The lake, which was a blissful sight with lush greenery and ducks some years ago, used to be visited by people regularly. However, it has now turned into a sewage-filled lake. A sewage line from a private hostel in the area used to carry sanitary and plastic waste to the lake. The 1 km long sewage pipeline was polluting the water body by transferring all the sewage into it. https://www.timesnownews.com/mirror-now/society/article/bengaluru-locals-take-charge-to-clean-sewage-filled-mylasandra-lake-after-authorities-fail-to-maintain-it/350705 (20 Jan. 2019)

Tamil Nadu Indigenous flora in Chennai wetlands under threat  Care Earth Trust study finds that nearly half of the native plant species in the Chennai city’s wetlands have been wiped out in recent years, indicative of the degradation of wetlands.

– As per the study Retteri or Madhavaram lake and Pallikaranai marshland are among the worst affected wetlands in the city. About 60% of the plant species have been overrun by invasive species in the past two years. https://www.thehindu.com/news/cities/chennai/indigenous-flora-in-city-wetlands-under-threat/article26039519.ece (19 Jan. 2019)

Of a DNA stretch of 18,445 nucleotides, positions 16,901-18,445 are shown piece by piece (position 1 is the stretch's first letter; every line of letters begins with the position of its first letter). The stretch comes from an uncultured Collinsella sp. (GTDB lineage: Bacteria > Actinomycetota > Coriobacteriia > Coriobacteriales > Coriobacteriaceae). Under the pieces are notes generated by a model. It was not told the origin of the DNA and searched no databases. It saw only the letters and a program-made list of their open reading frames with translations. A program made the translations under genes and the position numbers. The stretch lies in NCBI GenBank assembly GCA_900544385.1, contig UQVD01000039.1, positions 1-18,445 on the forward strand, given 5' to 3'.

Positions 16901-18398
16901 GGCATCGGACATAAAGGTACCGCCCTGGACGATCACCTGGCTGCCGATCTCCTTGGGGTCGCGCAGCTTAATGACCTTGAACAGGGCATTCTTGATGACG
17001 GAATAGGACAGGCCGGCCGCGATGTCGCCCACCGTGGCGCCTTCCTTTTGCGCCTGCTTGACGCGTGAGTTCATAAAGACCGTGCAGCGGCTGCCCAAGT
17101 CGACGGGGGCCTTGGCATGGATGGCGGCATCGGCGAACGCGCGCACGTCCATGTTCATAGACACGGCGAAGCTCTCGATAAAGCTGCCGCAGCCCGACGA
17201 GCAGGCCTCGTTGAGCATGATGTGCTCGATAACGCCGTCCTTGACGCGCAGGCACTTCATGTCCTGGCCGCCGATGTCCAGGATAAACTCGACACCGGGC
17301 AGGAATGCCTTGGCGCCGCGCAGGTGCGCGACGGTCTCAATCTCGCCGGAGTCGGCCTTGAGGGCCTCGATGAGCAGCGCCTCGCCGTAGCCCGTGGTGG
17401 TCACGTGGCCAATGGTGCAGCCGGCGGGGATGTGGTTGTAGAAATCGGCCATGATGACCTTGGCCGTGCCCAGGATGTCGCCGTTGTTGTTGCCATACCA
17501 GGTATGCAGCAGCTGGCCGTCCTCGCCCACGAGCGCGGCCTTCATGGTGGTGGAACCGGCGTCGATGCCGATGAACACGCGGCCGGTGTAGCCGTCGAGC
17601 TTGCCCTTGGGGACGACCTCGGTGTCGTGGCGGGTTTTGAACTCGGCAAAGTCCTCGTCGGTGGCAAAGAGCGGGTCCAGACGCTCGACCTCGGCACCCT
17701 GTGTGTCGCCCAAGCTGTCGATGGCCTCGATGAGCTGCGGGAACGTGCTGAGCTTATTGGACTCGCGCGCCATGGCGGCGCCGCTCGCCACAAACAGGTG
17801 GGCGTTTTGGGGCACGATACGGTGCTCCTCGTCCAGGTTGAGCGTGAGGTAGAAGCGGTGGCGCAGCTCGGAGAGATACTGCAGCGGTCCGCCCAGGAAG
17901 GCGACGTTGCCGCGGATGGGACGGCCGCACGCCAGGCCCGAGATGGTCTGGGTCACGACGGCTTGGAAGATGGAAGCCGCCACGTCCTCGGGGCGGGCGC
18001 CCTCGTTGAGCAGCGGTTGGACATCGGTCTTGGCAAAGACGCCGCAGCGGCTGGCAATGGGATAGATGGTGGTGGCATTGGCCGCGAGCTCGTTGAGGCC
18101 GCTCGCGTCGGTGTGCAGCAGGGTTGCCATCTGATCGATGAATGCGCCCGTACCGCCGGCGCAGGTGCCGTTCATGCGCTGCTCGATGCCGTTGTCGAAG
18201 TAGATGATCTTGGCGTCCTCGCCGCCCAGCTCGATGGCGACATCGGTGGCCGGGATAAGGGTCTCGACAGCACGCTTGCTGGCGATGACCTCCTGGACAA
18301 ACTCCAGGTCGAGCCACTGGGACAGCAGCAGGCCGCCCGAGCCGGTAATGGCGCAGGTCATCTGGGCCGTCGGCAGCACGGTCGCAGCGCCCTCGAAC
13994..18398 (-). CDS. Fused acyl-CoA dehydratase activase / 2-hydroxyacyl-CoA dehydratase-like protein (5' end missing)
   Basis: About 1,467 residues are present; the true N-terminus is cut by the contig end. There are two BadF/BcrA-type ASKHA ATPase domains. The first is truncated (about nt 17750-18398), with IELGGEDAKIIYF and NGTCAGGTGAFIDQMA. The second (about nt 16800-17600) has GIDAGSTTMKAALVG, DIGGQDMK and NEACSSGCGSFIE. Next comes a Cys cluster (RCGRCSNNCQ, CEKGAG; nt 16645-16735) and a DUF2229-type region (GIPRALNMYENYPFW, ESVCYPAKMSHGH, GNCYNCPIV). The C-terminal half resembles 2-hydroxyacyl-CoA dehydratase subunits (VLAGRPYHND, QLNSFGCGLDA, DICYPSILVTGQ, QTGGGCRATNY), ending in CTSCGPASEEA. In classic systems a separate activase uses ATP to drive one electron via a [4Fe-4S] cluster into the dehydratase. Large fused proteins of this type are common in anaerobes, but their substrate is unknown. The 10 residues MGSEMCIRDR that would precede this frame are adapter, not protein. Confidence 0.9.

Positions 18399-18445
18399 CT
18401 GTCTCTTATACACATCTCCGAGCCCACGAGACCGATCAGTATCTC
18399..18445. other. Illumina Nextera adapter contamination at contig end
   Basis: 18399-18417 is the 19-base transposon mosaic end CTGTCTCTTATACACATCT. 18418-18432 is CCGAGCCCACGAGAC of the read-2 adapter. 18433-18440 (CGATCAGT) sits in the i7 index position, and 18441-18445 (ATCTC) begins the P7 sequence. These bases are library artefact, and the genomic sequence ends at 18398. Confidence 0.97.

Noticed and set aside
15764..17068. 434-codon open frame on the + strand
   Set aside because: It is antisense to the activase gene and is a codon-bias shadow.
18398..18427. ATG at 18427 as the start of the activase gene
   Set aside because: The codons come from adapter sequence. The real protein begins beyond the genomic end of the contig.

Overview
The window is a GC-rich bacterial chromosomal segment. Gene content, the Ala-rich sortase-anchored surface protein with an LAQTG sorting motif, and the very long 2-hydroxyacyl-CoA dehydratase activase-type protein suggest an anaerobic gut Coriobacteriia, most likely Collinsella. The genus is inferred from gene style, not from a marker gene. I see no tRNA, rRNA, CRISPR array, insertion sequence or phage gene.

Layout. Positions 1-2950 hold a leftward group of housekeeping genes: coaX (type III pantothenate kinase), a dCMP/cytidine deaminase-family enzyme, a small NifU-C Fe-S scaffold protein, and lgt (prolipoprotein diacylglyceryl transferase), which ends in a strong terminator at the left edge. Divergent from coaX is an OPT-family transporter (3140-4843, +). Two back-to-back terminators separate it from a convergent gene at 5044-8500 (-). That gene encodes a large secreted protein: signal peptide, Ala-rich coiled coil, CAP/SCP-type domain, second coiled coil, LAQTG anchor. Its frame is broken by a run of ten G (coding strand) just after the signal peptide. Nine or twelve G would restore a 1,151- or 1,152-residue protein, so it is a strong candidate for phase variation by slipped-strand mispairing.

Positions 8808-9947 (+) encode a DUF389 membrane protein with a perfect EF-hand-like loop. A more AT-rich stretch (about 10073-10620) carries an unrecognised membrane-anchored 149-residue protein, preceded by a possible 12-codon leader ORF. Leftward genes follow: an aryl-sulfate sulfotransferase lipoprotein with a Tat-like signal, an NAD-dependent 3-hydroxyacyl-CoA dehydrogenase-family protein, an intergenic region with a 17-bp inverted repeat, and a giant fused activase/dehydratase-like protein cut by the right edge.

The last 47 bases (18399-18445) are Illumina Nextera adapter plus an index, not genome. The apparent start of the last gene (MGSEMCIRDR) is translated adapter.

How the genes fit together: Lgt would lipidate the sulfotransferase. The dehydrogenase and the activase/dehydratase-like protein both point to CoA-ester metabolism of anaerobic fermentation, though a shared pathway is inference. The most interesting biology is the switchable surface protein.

Flamingo fete a huge draw at Pulicat lake The Flamingo Festival had a flying start on Sunday with tourists, both domestic and foreign, making a beeline for the picturesque Pulicat lake, a safe haven for migratory birds. It was a virtual treat for bird watchers as over 90,000 birds have come from far away places to the lake this year, though belated in view of the late arrival of northeast monsoon and failure of southwest monsoon.

Global journey:An array of migratory birds providing a picturesque sight at the Pulicat lake.Kommuri SrinivasThe Hindu
Global journey:An array of migratory birds providing a picturesque sight at the Pulicat lake.Kommuri SrinivasThe Hindu  

The lake is the second largest brackish water ecosystem in the country after the Chilika lake in Odisha. https://www.thehindu.com/todays-paper/nature-lovers-throng-pulicat-lake-for-flamingo-fete/article26046066.ece (21 Jan. 2019)  


Op-Ed Time to tax groundwater Strange advocacy from the writers who are Member (Official), Commission for Agricultural Costs and Prices, New Delhi, for implementing mindless CGWA notification of Dec 12, 2018, which NGT has rejected, saying it is not to be implemented.  https://www.thehindubusinessline.com/opinion/its-time-to-tax-groundwater-use/article25994382.ece (14 Jan. 2019)